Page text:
Fortune (David Kirkpatrick) writes:
As the Internet’s influence grows, we’re seeing its intrinsic egalitarianism and tendency to empower the small start to change many aspects of modern life. Customers today have more options and less loyalty. They will migrate to businesses that see them as participants in a process rather than as just consumers.
This new style of business, birthed by the Internet, is ignored at any company’s peril. In an excellent new book, The Future of Competition: Co-Creating Unique Value with Customers, authors C.K. Prahalad and Venkat Ramaswamy describe the consumer’s new role: “from isolated to connected, from unaware to informed, from passive to active.”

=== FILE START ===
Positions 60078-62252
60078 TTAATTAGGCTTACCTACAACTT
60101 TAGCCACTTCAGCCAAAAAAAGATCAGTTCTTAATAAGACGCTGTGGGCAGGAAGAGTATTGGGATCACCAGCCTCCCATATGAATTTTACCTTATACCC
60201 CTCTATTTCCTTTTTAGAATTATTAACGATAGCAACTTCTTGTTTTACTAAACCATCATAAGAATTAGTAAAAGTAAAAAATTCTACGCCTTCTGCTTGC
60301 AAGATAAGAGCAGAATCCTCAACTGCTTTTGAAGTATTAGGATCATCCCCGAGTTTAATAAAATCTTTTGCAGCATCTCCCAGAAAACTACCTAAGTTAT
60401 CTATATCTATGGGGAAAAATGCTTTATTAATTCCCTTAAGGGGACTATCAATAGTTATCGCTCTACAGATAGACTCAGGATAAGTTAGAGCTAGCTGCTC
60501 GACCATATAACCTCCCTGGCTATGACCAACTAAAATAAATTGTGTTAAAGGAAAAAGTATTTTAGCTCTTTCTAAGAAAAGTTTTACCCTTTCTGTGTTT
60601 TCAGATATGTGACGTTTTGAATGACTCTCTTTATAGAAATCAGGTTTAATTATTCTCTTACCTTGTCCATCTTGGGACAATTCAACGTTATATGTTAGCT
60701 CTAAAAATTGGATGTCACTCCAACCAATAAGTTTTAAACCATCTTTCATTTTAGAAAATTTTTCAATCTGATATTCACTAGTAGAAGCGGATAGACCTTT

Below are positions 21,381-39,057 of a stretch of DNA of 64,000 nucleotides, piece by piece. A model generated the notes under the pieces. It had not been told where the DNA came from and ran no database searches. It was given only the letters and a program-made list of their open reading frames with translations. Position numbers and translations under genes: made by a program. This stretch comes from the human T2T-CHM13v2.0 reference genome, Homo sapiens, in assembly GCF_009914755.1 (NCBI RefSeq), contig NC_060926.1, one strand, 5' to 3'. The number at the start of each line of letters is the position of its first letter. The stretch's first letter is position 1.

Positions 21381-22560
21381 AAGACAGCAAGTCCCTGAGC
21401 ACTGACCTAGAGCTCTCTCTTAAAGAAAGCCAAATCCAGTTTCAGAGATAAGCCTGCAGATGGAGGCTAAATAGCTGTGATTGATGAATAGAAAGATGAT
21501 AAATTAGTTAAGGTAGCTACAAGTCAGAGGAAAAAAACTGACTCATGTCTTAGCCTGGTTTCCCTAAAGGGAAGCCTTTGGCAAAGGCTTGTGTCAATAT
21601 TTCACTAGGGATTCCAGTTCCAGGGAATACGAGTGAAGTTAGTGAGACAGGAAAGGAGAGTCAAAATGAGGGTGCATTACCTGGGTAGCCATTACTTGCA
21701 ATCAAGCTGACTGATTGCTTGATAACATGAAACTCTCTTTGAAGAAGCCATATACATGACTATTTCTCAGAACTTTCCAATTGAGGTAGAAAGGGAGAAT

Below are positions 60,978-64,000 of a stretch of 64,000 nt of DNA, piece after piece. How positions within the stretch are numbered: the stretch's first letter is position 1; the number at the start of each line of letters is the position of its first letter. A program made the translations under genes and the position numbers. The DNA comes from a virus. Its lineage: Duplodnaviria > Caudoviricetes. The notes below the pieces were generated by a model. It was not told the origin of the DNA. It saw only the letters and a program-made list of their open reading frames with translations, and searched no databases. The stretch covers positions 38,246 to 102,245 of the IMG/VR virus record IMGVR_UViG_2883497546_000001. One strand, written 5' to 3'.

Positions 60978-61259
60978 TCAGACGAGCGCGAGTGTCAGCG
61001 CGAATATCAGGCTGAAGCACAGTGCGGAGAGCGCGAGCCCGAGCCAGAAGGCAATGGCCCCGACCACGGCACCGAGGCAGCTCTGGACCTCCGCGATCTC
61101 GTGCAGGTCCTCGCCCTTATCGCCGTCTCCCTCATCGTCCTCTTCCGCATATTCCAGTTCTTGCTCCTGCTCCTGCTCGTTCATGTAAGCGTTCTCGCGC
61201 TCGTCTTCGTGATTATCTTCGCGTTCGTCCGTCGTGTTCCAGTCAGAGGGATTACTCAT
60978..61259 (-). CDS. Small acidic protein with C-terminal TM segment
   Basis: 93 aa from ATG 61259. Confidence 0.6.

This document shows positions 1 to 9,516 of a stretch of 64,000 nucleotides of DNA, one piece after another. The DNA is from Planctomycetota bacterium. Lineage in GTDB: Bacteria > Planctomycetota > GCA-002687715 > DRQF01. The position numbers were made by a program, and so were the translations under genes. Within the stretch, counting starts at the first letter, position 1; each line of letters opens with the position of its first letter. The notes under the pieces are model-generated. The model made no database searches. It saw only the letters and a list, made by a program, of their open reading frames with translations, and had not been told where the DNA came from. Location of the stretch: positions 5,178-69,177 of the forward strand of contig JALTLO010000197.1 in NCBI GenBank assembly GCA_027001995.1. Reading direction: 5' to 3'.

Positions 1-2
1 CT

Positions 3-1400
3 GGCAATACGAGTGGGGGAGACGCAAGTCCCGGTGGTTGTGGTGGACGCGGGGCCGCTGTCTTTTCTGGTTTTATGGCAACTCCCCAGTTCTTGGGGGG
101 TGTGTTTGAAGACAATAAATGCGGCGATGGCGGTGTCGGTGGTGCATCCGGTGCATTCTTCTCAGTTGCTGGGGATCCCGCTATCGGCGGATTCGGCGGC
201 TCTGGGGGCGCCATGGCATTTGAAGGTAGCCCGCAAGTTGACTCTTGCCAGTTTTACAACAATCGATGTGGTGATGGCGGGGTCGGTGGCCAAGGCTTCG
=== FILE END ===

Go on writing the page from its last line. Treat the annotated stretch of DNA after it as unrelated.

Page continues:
In the bottom-up economy, presuming you know what the customer wants is the ultimate error. Prahalad and Ramaswamy instead call for “co-creation of value”: The successful products and services from now on will be those developed jointlycompany and customer working hand in hand.
Adds John Robb: “Management gurus have arrived with a business oriented version of the Clue-Train (and they are going to make a mint on this).”
Ross Mayfield writes: “Its not just that the Internet created the opportunity for the bottom-up phenomenon to emerge. We are compelled by the necessity of our times to work together, be open to change and to continually tinker with simple solutions that work. Because of the degree of connection we are beginning to acheive, these changes may be more persistent and the emergent impact may be greater than we realize.”